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Sunday, May 15 • 10:30am - 11:00am
(General Session) Visions of Disaster: bringing the blur into focus

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The Mackintosh Building at Glasgow School of Art, designed and built from 1896-1909, is widely considered to be Charles Rennie Mackintosh's Masterpiece, and one of the finest examples of Art Nouveau in the world. The building was voted the best building of the last 175 years by the RIBA (Royal Institute of British Architects) in 2009 and is widely recognised as one of the 20th century’s most important buildings as a prescient of the modern architectural style. However, on 24th May 2014, a devastating fire broke out. At the time of the fire, the building housed students from across the School, GSA Archives & Collections, and the Mackintosh Library. The fire and water severely damaged the building, its original fixtures and fittings, and the Archives & Collections. The iconic Mackintosh Library was destroyed along with the book collections it contained. Just as Charles Rennie Mackintosh was often described as a ‘visionary’, this paper will use vision and sight as a metaphor through which to present GSA’s story. The paper will look at how the school responded to the emergency initially, and how the visibility of the School to national and international audiences, instantly, both helped and hindered progress. It will then look at the approach taken in the building’s restoration and the collection’s recovery projects. In particular it will explore how preconceived boundaries were blurred – between the building and the collection; between the artefacts and the infrastructure within which they sit; between the original and the authentic; between preservation and ‘future-proofing’, repair and renewal; between what has value and what incurs cost; between old and new; past and future. We will discuss how, while all the differing elements affected by the fire needed to be assessed individually, their interdependencies and overlaps demanded an holistic vision and integral approach to restoration, reconstruction and conservation, from both a strategic and logistical perspective. Ultimately the restoration must ensure that the building is equipped to fully function as a living, breathing art school, as it always has, whilst recognising and preserving its cultural significance. We will look at how the architects, librarians, archivists, curators, contractors, conservators and managers worked together to bridge the gaps, focus the blurs and re-imagine, re-construct and re-organise the school’s assets. The paper will illustrate the complexities of the tasks, by looking at the approaches taken in a number of contexts – for example, how assessing the water-damaged textiles was necessarily done blind; how the conservation of the fire damaged plaster casts were governed by the building restoration; how re-building the library raised questions and insights on the nature of authenticity, and thence the tension between the authentic and the functional; how negotiating with insurers prompted a review of GSA’s heritage. The team from GSA will share strategies, experiences and learning from the disaster, and will ponder the benefits of re-envisioning GSA’s cultural assets in preparation for potential future, unforeseen disasters.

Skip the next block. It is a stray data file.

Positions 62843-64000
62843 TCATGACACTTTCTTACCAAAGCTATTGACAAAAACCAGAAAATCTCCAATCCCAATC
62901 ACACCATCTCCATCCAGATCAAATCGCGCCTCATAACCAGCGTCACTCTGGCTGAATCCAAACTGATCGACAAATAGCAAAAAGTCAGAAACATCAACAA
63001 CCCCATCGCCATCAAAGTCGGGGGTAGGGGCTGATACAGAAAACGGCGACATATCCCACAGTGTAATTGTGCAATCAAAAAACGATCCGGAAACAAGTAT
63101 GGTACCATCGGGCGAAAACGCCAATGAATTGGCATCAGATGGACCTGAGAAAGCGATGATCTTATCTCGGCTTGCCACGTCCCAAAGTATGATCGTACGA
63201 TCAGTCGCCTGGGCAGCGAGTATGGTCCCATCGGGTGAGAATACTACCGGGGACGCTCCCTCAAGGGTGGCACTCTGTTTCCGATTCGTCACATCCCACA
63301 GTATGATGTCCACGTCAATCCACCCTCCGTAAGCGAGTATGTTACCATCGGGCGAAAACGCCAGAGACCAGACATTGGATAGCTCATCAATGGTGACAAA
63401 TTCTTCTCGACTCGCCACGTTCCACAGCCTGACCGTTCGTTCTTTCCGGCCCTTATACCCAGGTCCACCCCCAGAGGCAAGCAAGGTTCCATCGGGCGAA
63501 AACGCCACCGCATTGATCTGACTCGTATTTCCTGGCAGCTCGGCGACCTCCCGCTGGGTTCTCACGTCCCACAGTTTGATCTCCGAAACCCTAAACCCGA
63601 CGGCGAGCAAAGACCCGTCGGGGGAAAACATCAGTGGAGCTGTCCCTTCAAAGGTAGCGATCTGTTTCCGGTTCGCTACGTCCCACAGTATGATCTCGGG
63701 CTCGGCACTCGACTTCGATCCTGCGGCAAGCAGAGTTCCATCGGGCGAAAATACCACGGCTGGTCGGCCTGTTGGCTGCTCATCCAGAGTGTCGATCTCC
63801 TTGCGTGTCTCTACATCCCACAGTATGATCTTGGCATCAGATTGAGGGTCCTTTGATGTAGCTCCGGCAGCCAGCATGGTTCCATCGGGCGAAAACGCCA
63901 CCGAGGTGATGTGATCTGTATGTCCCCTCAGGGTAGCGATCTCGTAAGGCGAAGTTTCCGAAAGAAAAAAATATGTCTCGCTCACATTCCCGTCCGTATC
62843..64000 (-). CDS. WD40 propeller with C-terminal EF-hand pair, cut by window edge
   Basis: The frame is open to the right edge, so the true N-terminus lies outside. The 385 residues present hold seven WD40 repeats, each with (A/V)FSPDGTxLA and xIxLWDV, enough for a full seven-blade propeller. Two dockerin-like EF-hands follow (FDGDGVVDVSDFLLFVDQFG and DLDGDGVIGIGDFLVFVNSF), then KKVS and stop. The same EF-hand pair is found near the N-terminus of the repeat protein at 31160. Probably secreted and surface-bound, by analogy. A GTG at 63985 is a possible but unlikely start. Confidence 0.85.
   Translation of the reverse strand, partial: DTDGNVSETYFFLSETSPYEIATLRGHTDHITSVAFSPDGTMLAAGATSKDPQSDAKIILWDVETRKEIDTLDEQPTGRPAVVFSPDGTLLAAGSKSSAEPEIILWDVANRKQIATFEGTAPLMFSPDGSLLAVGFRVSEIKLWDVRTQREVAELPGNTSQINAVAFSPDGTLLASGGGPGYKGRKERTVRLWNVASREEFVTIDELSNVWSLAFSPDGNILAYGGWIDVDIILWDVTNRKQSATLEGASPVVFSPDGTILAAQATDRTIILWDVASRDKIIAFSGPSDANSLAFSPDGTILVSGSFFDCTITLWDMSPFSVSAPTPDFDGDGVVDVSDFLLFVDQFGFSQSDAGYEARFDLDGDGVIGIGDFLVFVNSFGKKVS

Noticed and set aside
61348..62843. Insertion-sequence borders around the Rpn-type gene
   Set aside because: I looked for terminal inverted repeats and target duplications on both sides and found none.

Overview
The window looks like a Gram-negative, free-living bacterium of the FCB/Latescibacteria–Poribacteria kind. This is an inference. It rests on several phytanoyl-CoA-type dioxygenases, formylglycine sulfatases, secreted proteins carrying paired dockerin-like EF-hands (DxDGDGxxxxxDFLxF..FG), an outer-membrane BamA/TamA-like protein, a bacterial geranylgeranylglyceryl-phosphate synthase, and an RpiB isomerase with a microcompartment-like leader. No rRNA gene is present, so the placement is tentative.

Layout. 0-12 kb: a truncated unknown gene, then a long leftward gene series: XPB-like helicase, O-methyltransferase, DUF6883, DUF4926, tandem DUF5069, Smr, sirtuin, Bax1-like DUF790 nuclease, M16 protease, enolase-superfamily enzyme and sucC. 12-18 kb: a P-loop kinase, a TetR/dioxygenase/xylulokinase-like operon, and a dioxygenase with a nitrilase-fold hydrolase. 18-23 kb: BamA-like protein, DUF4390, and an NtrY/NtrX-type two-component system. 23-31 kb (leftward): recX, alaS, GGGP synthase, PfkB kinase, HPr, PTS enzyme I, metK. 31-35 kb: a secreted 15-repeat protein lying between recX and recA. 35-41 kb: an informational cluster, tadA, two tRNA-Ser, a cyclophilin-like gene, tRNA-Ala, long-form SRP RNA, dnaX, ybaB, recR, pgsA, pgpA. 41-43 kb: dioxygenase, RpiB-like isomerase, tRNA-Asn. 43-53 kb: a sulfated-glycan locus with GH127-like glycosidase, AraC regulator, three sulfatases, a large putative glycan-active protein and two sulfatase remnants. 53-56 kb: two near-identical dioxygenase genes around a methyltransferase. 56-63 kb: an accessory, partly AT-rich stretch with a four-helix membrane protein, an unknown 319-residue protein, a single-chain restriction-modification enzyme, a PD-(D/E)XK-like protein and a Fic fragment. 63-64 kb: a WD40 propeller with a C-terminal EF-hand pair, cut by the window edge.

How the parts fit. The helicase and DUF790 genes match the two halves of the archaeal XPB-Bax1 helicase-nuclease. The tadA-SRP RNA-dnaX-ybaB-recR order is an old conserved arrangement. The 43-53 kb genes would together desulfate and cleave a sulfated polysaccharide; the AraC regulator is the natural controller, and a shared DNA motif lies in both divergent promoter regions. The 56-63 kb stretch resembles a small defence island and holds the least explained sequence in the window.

Polly Christie

Recovery Project Lead, Archives & Collections, Glasgow School of Art
Polly studied languages as an undergraduate and completed her Masters at the School of Library, Archive & Information Science, UCL in 2000. Since then Polly has worked in the arts sector, promoting the access and use of art and archive collections for teaching, learning and research... Read More →

Sarah MacKinnon

Project Manager: Mackintosh Restoration, Glasgow School of Art
Sarah MacKinnon studied at the University of Greenwich and The College of Estate Management. Sarah is a Chartered Building Surveyor and holds the RICS Post Graduate Diploma in Building Conservation and full membership of the IHBC. She spent a total of 10 years as a Local Government... Read More →

Sunday May 15, 2016 10:30am - 11:00am EDT
Room 210 AB/EF